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On this week’s If Then, Slate’s April Glaser and Will Oremus dissect the latest fallout from the Facebook Cambridge Analytica scandal, wherein the profile data of more than 50 million Facebook users was obtained and allegedly used by Donald Trump’s online voter-targeting firm. The hosts go deep into some of the subplots of that scandal and what it means for Facebook, elections, and your privacy. They’ll also discuss the death of a pedestrian in Arizona at the hands of an Uber self-driving car, and what that means for the future of autonomous vehicles. Finally, a tech story that has gotten less attention than it probably deserves: a change in the law that governs whether websites are liable for what their users say.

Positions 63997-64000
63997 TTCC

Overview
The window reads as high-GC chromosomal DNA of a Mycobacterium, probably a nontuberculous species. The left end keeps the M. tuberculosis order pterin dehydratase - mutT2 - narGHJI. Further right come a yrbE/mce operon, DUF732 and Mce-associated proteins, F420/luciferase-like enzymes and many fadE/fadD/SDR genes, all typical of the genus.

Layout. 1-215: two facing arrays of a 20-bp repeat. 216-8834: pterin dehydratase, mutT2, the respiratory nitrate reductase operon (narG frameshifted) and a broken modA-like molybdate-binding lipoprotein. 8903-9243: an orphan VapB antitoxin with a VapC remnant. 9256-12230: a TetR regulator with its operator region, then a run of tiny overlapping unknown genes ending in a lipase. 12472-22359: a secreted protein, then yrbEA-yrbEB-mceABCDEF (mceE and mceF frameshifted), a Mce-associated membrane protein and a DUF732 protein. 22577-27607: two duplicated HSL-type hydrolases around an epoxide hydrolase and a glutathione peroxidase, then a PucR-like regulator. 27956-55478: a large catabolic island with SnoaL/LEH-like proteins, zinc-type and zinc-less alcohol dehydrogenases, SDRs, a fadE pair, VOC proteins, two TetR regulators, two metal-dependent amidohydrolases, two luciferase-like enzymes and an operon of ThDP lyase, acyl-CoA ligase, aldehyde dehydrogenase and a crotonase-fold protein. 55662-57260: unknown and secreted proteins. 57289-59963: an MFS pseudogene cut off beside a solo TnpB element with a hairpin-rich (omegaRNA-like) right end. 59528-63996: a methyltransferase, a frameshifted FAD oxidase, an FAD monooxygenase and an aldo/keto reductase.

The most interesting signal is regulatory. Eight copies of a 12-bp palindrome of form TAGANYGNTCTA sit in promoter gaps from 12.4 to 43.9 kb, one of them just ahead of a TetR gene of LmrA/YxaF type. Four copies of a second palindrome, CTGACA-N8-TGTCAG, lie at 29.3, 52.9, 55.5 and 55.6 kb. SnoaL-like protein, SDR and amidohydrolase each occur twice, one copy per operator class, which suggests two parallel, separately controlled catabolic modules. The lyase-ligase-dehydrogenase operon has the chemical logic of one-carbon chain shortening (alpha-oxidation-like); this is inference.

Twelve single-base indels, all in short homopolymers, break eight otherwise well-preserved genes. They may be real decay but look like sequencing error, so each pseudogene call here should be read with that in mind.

Will and April are joined by David Carroll, a professor at Parsons School of Design at the New School, who focuses on political campaigns and data targeting. He’s suing Cambridge Analytica in the U.K. to find out what the company did with his data, and where it went. The hosts talk with him about the mechanics of how campaigns use voters’ persona data to win elections.
Stories discussed on the show:
- Slate: There’s Officially a Federal Investigation Into Facebook. What Could Come of It?
- Slate: Why Facebook Is Terrified of Mark Zuckerberg Testifying to Congress
- Slate: People Are Losing Trust in Facebook. Here’s Why They’re Staying on It Anyway.
- The Guardian: David Carroll, the U.S. Professor Taking on Cambridge Analytica in the U.K. Courts
- Slate: The Problem with #DeleteFacebook
- NPR: Uber Won’t Seek California Permit Renewal to Test Self-Driving Vehicles After Fatal Crash
- The Guardian: EU Referendum Won Through Fraud, Whistleblower Tells MPs
- Wired: How a Controversial New Sex-Trafficking Law Will Change the Web
Don’t Close My Tabs:
Podcast production by Max Jacobs.
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You can get updates about what’s coming up next by following us on Twitter @ifthenpod. You can follow Will @WillOremus and April @Aprilaser. If you have a question or comment, you can email us at firstname.lastname@example.org.